Filtering the Cyan(otype) Sea – Rachel Church
Recent alumni Rachel Church and artist Melissa Bardsley just had a show titled, “Filtering the Cyan(otype) Sea” with Project Emmersive, located in Bidderford, Maine. Church describes her work as:
“This work began with a series of cyanotypes that was inspired by the work of Anna Atkins. Atkins was a botanist who in 1843 used the cyanotype process to create the very first book with photographic images titled Photographs of British Algae: Cyanotype Impressions. This was just one year after the cyanotype process was invented by John Herschel. I followed her same process for washing, pressing, drying, and printing the seaweed to make a modern take on her work, where I used seaweed and plastic trash found today on the coast of Maine, highlighting the visual similarities and differences between the sea vegetation and common ocean pollutants.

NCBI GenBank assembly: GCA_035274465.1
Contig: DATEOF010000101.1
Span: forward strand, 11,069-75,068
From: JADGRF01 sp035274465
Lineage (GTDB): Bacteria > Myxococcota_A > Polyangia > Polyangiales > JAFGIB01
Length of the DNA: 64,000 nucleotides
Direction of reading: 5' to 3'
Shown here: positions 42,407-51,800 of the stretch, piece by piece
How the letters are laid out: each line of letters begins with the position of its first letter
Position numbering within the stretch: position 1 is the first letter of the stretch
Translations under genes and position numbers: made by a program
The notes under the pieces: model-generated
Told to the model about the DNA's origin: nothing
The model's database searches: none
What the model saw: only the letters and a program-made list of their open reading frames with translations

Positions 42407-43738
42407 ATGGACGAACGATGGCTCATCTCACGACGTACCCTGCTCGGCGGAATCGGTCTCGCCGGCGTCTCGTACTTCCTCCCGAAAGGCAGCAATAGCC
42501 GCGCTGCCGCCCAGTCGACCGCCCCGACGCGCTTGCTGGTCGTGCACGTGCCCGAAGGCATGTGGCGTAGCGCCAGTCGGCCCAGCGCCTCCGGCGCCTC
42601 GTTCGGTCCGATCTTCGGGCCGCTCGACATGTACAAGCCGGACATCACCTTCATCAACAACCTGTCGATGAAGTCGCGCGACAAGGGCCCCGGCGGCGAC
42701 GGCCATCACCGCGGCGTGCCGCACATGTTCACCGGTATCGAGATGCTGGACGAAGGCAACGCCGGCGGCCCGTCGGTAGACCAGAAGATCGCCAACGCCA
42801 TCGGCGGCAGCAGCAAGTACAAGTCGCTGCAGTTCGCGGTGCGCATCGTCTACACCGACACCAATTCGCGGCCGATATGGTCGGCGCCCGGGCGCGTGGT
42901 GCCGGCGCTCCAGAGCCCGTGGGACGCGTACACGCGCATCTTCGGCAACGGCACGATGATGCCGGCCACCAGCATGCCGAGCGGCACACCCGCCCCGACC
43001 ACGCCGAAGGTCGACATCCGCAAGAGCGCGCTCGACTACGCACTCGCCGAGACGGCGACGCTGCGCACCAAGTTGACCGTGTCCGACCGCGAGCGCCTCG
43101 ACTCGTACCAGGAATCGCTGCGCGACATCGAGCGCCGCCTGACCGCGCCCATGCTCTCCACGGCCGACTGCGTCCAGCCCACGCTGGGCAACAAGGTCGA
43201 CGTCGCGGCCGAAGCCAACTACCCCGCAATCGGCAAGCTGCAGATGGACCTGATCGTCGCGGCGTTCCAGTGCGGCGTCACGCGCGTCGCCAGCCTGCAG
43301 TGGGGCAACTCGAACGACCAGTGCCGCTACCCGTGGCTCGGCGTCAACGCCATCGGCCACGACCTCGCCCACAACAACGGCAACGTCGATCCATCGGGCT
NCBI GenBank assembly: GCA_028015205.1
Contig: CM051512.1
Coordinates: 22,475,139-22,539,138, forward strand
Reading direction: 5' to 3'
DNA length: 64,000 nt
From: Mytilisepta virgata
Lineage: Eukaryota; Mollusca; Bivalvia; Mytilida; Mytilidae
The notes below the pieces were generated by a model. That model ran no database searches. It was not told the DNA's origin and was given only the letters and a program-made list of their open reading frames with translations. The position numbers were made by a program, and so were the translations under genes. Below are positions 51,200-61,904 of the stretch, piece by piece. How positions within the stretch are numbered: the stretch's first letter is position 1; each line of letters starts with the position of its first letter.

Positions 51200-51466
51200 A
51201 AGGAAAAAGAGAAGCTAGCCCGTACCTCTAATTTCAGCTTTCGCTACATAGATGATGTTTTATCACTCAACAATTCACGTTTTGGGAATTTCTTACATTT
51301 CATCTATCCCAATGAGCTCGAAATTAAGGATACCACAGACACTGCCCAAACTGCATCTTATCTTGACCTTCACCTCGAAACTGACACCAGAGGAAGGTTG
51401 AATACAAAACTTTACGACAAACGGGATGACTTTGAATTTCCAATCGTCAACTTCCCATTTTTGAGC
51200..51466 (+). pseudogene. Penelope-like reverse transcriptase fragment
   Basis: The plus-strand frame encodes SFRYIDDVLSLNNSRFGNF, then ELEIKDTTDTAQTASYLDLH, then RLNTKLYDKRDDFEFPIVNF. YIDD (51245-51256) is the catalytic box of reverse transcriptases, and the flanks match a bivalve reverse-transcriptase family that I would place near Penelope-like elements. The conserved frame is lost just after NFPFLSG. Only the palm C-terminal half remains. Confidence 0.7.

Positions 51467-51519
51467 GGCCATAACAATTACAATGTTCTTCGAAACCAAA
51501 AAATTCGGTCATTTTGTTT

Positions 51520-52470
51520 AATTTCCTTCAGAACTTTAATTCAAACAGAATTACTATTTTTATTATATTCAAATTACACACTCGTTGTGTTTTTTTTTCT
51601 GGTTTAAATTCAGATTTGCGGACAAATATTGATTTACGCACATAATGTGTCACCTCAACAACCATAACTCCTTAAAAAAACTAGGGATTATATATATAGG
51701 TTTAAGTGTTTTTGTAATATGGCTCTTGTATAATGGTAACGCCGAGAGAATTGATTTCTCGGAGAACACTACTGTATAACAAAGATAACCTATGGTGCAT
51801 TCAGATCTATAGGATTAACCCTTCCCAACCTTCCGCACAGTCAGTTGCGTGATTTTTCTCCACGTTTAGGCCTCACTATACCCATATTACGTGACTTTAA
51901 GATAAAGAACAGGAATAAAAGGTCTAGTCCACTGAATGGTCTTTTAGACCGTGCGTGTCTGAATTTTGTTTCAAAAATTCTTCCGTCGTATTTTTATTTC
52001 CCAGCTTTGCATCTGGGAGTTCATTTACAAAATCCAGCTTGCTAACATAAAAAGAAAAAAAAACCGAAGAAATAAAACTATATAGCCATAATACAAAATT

These images were first projected in the exhibit Drift & Migrate: Flow & Migrate, presented by The Algae Society BioArt & Design Lab, created by past faculty member Gene Felice. This is where I got the idea to fill an entire space with projections on my work. When ProjectEmmersive asked me to create a show for their space, this was a perfect opportunity to bring this to reality. I invited fellow USM Alum Melissa Bardsley to collaborate with me, adding her sculptures to project onto, and we created some new work where we integrated cyanotype into her wall pieces. In addition, I added a sound element of underwater sounds, to enhance the feeling of being under the ocean and immersed in the space. I also created a takeaway for this exhibit, which gave some history and information about Anna Atkins’ work and cyanotype, and included a kit to make-your-own cyanotype at home.”